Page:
|This section of the portal is for supporting the Disciplined Agile Value Stream Consultant Workshop (DAVSC), currently under development. Discussions on the pages here will take place on the Disciplined Agile LinkedIn group.|
The value stream is the sequence of work from concept to realization of value. We clearly want to get ideas out to our customers (whether they be internal or external) as quickly as possible. When we contrast the value stream with how most organizations are hierarchical in nature as well as how they manage people, the value stream highlights a significant challenge most organizations face. Essentially we manage in a top-down manner, while we should be attending to the flow of work across the organization.
The best way to understand where you are is to look at your value stream. The value stream can be thought of as the flow of work that takes an idea to the point of realization of value. Notice that what is most important is the realization of value because merely delivering product is of no value by itself.
You must attend to the total time from start until your organization or your customers realize value from your efforts.
To understand this, consider a common organization’s structure:
Most organizations exhibit some form of hierarchy. In this type of structure, it is natural for managers to consider if their people are properly utilized, being productive, doing quality work and are working on the right things. In other words, we manage in a top-down fashion.
However, realizing value does not occur in a silo. Our work typically goes across an organization as shown in Figure 2.
In Figure 2, the red arrows are the actions of getting approval. Note that these actions in and of themselves add no value. Also, a real value stream would not be such a nice flow from left to right but would go forwards and backwards. When you look at the total time from start to realization of value, you begin to see the need to attend to time-to-market, your ecosystem, visibility, effects of upstream groups on a team, and the effects of a team on downstream groups. The value stream is where the work actually takes place, as illustrated in Figure 3.
By comparing Figures 2 and 3, you can see that natural conflict that arises: it is common to manage work in one way but it actually flows a different way. This is illustrated in Figure 4.
Note how our work is being managed from a top-down point of view even though our work flows another way.
When you understand this conflict, you can do something to resolve it. Transformation begins with understanding the value stream: the work people are doing.
We illustrate the work people do in a flow diagram because the intent is to go from selection to realization quickly. Note that these are shown linearly but in fact they are done interactively and with continuous feedback. This example also does not include what heavily regulated companies (such as health equipment makers and insurance companies) or companies with hardware and software components. Lean Thinking helps attend to these additional factors.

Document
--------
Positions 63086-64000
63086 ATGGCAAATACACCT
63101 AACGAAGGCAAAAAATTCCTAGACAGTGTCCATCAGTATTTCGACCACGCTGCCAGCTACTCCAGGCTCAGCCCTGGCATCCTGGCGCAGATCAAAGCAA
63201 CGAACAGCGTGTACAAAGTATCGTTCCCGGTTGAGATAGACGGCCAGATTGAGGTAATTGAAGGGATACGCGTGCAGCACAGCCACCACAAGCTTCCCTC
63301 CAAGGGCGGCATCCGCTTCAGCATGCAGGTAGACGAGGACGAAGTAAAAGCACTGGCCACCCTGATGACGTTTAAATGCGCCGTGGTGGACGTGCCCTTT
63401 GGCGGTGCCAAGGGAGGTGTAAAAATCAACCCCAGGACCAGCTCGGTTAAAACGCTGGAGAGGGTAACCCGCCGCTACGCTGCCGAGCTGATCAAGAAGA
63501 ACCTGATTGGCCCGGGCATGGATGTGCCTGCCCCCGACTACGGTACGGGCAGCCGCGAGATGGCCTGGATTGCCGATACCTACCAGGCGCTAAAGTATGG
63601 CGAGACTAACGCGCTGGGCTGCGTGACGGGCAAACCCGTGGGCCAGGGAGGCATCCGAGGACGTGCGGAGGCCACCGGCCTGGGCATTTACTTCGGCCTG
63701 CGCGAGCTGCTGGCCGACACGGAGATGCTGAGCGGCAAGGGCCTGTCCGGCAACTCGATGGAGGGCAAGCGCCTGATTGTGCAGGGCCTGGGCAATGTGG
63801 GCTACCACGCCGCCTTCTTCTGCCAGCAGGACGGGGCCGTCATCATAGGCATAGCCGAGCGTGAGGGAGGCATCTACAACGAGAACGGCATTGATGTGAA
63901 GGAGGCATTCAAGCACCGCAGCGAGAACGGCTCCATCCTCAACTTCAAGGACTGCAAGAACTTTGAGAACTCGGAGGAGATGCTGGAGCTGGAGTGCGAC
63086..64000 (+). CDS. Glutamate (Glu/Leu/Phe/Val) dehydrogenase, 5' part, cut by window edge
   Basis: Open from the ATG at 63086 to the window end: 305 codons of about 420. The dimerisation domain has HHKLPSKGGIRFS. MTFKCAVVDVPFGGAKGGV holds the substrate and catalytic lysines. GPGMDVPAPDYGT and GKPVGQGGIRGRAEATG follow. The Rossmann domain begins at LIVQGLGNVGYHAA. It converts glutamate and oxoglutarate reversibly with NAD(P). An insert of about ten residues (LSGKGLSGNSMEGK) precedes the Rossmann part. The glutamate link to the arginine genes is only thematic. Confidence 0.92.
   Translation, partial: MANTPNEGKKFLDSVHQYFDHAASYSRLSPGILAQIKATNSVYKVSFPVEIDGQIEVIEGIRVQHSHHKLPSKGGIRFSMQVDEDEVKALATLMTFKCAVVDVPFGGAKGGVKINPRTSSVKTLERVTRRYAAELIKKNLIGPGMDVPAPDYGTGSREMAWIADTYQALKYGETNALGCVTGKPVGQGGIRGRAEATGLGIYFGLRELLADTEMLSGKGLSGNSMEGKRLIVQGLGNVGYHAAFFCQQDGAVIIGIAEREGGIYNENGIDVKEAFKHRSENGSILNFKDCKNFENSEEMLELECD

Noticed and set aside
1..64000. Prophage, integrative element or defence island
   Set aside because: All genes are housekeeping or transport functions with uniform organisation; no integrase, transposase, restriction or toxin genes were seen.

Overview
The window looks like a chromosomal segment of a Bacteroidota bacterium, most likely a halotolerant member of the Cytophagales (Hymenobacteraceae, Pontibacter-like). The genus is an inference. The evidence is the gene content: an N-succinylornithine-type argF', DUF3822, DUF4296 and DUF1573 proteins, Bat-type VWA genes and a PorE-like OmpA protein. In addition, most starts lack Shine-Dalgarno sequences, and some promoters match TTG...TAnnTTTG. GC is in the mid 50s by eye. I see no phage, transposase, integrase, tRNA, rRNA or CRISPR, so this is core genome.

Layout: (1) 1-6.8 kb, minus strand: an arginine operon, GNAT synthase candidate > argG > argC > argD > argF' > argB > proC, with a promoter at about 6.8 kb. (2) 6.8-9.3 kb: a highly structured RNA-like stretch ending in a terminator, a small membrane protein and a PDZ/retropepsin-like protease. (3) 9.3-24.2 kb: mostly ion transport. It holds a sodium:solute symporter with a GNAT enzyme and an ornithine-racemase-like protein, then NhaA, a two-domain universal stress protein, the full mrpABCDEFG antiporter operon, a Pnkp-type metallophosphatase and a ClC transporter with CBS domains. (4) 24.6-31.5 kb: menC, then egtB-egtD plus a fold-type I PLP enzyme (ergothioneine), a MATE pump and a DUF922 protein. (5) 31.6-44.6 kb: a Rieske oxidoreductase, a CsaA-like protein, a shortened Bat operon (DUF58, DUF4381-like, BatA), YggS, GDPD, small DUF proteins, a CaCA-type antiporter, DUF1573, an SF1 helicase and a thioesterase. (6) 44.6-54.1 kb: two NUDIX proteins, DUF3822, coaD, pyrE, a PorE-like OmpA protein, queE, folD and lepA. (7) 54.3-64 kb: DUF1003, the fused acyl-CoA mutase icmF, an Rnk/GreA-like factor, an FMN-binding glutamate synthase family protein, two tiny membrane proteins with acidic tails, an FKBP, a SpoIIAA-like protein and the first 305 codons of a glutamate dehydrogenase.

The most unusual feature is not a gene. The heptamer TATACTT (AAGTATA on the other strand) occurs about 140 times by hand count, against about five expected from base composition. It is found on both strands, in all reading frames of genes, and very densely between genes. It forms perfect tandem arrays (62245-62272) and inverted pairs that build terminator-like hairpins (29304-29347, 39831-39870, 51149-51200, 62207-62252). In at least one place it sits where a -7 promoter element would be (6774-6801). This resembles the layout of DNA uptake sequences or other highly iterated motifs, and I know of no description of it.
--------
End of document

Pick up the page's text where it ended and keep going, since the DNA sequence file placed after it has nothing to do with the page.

Be clear that we are not suggesting that there should be a flow from left to right. There is both heavy interaction and feedback required. We have not shown this in order to keep the diagram easier to understand.
That fact that the above is a common flow of software may not be surprising. Perhaps what is, however, is that 80% of organizations attempting Agile methods have pretty much the same problems. It is important to realize that most companies are organized the same way. Systems-thinking tells us that the ecosystem of a company will dictate many of the challenges it experiences. Understanding these challenges is an important start in seeing how they can be properly addressed.
Considering the value stream provides key insights
Value stream mapping is the best way to learn what is being done in your organization. We have seen many people in the same organization have different understandings of what is going on. A value stream map enables everyone to get on the same page. A general sense of an organization’s workflow is critical to see what is happening.
However, once one considers that our efforts are on realizing value (the flow from left to right in Figures 2 and 3) and not on managing each group for local optimization, it becomes clear what the root causes of many of the challenges include:
- People are busy but there is so much work going on any one piece of work stops and starts as it waits for available capacity
- Much rework is required because of delays in feedback
- Too many things are in play
- The chunks of work are too big
Delays cause much of the work that people have to do. The value stream is often the best way to see these delays.
By attending to the value stream and the challenges that occur, you can see where to put your attention for improvement.
If you are using SAFe
It is important that SAFe has subtly redefined the value stream that may cause confusion. SAFe sometimes refers to the value stream as workflow and sometimes as “long lived value streams” referring to the peole in them. This causes confusion and weakens the value of the concept. See The Value Stream in SAFe for more information.
See Value Streams and Why They Are So Important for more.